In strategic communications, dominated by concerns about the use and meaning of words, messages, images, and symbols for strategic influence and effect, there is growing recognition of the importance of empathy, but a limited understanding of what it might look like. Defined in its simplest form as the attempt to understand the perspectives, experiences, and feelings of another, empathy is both a communicative and a performative act. Its value is dependent on its ability to be demonstrated and understood, and its power can be harnessed by governments to connect with a wider audience and develop more responsive policies.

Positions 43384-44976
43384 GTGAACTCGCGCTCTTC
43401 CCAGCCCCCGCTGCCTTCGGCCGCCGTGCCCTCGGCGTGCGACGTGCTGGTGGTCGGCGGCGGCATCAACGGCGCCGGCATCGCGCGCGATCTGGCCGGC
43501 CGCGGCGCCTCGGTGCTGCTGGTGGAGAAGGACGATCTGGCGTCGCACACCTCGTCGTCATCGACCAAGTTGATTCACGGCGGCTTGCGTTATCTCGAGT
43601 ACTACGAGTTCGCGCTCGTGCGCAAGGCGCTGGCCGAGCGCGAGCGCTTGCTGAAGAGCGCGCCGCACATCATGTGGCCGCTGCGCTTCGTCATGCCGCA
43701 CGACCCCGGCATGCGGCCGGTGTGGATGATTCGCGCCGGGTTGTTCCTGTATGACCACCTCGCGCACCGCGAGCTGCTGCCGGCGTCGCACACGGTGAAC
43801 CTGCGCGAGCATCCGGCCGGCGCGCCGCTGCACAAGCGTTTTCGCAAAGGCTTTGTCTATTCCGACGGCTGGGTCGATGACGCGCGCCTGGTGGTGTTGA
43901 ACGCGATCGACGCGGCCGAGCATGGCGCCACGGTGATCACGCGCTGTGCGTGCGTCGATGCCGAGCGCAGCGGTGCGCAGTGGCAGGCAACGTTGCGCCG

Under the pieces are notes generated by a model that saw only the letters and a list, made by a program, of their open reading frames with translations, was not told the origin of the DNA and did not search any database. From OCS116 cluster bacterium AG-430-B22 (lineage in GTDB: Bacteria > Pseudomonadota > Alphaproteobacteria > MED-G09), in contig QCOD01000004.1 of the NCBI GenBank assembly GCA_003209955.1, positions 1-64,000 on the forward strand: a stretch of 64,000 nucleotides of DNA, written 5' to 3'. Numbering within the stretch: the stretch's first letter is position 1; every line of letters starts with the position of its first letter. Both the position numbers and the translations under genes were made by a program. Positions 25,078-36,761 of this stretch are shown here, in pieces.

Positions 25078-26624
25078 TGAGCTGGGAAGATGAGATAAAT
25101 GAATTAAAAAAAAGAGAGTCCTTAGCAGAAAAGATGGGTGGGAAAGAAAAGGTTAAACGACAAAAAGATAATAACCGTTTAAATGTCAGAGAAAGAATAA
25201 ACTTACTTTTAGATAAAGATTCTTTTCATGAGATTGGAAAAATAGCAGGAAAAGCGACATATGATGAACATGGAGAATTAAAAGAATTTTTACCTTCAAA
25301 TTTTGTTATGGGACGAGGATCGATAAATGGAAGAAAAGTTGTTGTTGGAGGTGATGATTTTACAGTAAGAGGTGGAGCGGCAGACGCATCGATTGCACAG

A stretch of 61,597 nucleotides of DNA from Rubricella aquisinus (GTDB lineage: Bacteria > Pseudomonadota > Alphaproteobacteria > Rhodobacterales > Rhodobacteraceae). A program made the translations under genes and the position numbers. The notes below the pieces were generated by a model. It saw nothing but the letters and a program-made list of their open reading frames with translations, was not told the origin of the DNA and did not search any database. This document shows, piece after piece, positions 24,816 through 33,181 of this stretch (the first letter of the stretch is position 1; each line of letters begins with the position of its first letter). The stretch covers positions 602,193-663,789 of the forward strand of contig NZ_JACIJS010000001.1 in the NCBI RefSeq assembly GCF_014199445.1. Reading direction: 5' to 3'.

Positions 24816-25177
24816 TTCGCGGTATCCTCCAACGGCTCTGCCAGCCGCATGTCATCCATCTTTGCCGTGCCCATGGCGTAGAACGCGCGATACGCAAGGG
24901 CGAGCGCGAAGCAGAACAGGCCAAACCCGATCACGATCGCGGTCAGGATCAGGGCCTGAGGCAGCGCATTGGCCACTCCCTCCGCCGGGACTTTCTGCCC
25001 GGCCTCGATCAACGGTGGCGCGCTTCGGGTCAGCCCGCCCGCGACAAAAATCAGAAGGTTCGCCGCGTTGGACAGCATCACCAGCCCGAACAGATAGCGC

This article examines the varied dynamics of empathy through the lens of American politics at domestic and international levels. It argues that empathy is a multifaceted and complex concept with transformative power, but also with practical and political limitations, which deserves far greater attention from strategic communications practitioners.
Keywords: empathy, politics, communication, United States, presidents, strategy
About the author
Claire Yorke is a doctoral researcher on empathy in diplomacy. She managed the International Security Research Department at Chatham House, and was a Parliamentary Researcher in the House of Commons, UK.
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